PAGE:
"I wouldn't call it frustrating," said manager Ron Washington. "It's a tough loss. It's not frustrating because we still have a lot of games on the schedule. You can't get frustrated about one game, because that frustration ends up snowballing."
Jonny Gomes started the 10th-inning rally with a bunt single that rolled all the way down the third-base line but never went foul. Two batters latter, pinch-hitter Daric Barton singled to right field to put runners at the corners for Kila Ka'aihue, who drove in the go-ahead run with a single to right of his own.
"That's the only pitch I thought I made a mistake on," Adams said of the one to Ka'aihue. "Sometimes, the results don't show exactly how you did. Today, that's how I feel it turned out. Nonetheless, I didn't do my job."
Without Josh Hamilton in the starting lineup, the Rangers were without their top home run hitter for a few innings. But Moreland hit two home runs, a two-run shot in the fourth inning and a solo homer in the sixth inning that tied the game at 3.
Moreland went 2-for-2 with two home runs with a walk and three RBIs in his first three plate appearances but was replaced by Brandon Snyder, who pinch-hit for him in the seventh inning. Hamilton pinch-hit for Craig Gentry in the eighth and went 0-for-2, ending his hitting streak at 16 games.
"I felt more comfortable with the left-hander against the right-hander," Washington said. "If we're in the fifth or sixth inning and they make a pitching change, I'm not taking Moreland out right there."
"He's the manager. He makes the decisions," said Moreland. "I was able to barrel up a couple balls and hit them pretty good. ... I want to get as many at-bats as I can. I always want to play. That's just the way it goes."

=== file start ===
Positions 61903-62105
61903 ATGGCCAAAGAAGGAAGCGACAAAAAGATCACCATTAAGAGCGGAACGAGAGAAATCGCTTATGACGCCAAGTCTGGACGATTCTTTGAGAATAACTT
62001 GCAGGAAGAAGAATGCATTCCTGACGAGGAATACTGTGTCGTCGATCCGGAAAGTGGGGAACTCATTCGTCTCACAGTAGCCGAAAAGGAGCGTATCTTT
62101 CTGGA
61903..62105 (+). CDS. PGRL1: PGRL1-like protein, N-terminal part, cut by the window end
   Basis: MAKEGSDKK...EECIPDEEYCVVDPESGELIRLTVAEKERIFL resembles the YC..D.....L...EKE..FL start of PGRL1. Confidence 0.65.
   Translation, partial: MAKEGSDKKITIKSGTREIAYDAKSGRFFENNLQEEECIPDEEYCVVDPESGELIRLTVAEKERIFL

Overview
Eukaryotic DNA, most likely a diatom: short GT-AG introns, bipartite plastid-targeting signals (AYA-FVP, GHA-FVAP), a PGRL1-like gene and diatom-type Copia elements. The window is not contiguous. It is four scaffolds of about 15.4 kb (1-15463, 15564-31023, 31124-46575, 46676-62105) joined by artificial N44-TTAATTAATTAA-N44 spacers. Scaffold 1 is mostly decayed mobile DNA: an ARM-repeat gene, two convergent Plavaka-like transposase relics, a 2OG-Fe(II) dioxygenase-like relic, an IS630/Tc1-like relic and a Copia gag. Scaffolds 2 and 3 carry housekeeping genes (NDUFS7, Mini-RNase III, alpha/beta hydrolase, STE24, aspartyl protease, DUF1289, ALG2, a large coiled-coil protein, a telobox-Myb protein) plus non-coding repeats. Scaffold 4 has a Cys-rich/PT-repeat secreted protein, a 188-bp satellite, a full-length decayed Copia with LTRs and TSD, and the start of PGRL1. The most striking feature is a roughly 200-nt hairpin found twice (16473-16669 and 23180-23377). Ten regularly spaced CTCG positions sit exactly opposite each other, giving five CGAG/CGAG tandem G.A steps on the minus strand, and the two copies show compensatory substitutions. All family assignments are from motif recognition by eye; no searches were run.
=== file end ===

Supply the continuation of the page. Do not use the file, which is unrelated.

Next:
Later in the sixth inning, with runners at first and third base, Elvis Andrus popped up a bunt about halfway between home plate and the pitcher's mound and Athletics pitcher Brandon McCarthy nearly made a spectacular diving catch.
But home-plate umpire Laz Diaz signaled that Andrus' bunt had touched the grass before it was secured in McCarthy's glove as Gentry trotted home to put the Rangers up, 4-3. Replays appeared to indicate that McCarthy did get his glove under the ball and make the catch, which ultimately led to the ejection of A's manager Bob Melvin for arguing with Diaz.
Three innings later, the Rangers squandered a chance to end the game.
Michael Young hit a ball through Athletics third baseman Josh Donaldson's legs to lead off the bottom of the ninth inning while David Murphy and Mike Napoli were intentionally walked to load the bases for Snyder, who grounded out to second to end the threat.
"I thought it was terrific," said Melvin of his team's win. "We've struggled a bit here. We come back and deal with some adversity and such and get some big hits, and everyone contributes -- from the starter to the bullpen to the guys off the bench. ... a great team win."
Each of the first five batters that faced Rangers starter Matt Harrison reached base. Jemile Weeks led off the game by drawing a walk, followed by four straight hits. Cliff Pennington and Josh Reddick both singled to right and with runners on the corners, back-to-back doubles by Jonny Gomes and Kurt Suzuki gave the Athletics an early 3-0 lead.
"I was having trouble locating my fastball in the first inning and I fell behind a lot of guys," Harrison said. "I just think I was a little too deliberate with my mechanics."
Harrison did not allow another run, thanks in part to a pair of diving grabs by Nelson Cruz. The first came in the third inning, when Donaldson lifted a 2-2 fastball from Harrison into right-center field. Cruz made a full-length diving catch, robbing Donaldson of an extra-base hit. He did the same to Weeks in the fourth inning, when he made another diving grab in shallow right field.
"[Harrison] gave us a chance to get back in the game and we did," Washington said. "He put up zeroes until we could catch up. We caught up and took the lead. So he did his job."
Harrison allowed eight hits and three runs -- all in the first inning -- over 5 1/3 innings.
A crowd of 47,182 fans attended the game on Thursday afternoon, marking the 13th sellout at the Rangers Ballpark. That is the third most in team history and the most since 1998, when the Ballpark was sold out 15 times. The team record is 21 sellouts, which came back in 1994.